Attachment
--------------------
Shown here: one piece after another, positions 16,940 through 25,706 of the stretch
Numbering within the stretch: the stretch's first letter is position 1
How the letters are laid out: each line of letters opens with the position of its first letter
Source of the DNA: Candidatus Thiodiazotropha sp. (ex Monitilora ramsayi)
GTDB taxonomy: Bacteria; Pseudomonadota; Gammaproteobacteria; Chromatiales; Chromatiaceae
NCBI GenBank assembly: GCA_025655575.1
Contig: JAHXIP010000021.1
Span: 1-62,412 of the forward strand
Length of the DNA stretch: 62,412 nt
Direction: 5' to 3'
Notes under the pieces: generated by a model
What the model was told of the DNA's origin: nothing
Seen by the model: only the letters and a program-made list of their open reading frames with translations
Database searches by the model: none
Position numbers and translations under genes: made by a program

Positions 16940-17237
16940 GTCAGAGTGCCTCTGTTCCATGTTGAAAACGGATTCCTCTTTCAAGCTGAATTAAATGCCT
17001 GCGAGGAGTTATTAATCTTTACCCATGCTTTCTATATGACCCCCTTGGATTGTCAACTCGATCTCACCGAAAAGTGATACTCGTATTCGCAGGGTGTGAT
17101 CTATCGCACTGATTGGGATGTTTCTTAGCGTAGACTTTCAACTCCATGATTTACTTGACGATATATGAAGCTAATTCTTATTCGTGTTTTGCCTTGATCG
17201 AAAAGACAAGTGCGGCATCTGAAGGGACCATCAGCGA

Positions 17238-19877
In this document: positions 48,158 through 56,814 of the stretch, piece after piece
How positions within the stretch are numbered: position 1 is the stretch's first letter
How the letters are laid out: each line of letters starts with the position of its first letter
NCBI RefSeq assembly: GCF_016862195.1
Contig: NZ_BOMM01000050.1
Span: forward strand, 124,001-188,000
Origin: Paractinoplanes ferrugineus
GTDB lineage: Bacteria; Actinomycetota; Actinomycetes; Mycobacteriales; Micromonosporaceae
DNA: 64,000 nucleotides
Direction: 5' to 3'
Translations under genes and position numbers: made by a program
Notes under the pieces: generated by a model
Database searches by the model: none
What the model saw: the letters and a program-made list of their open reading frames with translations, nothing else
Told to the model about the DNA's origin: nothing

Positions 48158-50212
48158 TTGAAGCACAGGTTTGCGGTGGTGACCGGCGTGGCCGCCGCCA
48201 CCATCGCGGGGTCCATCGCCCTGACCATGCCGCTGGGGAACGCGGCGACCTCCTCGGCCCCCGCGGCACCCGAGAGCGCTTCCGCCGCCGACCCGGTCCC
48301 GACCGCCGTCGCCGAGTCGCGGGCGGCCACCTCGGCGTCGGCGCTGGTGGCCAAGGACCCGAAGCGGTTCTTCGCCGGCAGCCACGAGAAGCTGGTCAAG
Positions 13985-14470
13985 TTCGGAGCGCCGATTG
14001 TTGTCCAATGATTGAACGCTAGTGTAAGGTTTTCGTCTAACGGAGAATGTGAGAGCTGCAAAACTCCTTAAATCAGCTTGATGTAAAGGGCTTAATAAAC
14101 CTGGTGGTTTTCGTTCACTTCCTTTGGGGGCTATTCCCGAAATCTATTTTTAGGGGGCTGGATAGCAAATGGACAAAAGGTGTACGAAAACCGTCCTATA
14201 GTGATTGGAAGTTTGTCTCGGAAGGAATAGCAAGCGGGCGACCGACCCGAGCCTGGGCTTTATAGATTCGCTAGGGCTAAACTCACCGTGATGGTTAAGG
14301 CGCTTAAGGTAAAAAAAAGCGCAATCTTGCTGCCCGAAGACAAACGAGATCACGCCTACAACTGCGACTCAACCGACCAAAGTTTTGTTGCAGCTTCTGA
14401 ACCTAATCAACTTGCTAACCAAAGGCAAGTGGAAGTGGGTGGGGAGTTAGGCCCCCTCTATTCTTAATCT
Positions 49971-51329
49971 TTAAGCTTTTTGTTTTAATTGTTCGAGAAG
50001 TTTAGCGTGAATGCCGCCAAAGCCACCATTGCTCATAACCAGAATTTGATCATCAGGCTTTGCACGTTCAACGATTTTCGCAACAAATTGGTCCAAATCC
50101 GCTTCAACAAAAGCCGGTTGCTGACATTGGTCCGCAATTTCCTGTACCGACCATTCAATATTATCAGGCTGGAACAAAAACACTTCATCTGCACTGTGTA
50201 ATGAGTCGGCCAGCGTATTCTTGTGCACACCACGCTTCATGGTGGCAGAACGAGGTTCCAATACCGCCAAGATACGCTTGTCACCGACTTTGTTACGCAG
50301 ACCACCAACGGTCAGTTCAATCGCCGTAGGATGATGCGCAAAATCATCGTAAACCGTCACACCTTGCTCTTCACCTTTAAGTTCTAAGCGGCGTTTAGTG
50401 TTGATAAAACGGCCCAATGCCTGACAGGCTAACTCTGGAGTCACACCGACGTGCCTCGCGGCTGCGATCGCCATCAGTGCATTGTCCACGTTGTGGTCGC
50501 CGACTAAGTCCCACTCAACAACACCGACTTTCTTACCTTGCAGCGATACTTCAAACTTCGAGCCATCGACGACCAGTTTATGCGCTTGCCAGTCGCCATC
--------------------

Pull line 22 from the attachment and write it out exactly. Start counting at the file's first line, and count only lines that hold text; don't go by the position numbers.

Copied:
In this document: positions 48,158 through 56,814 of the stretch, piece after piece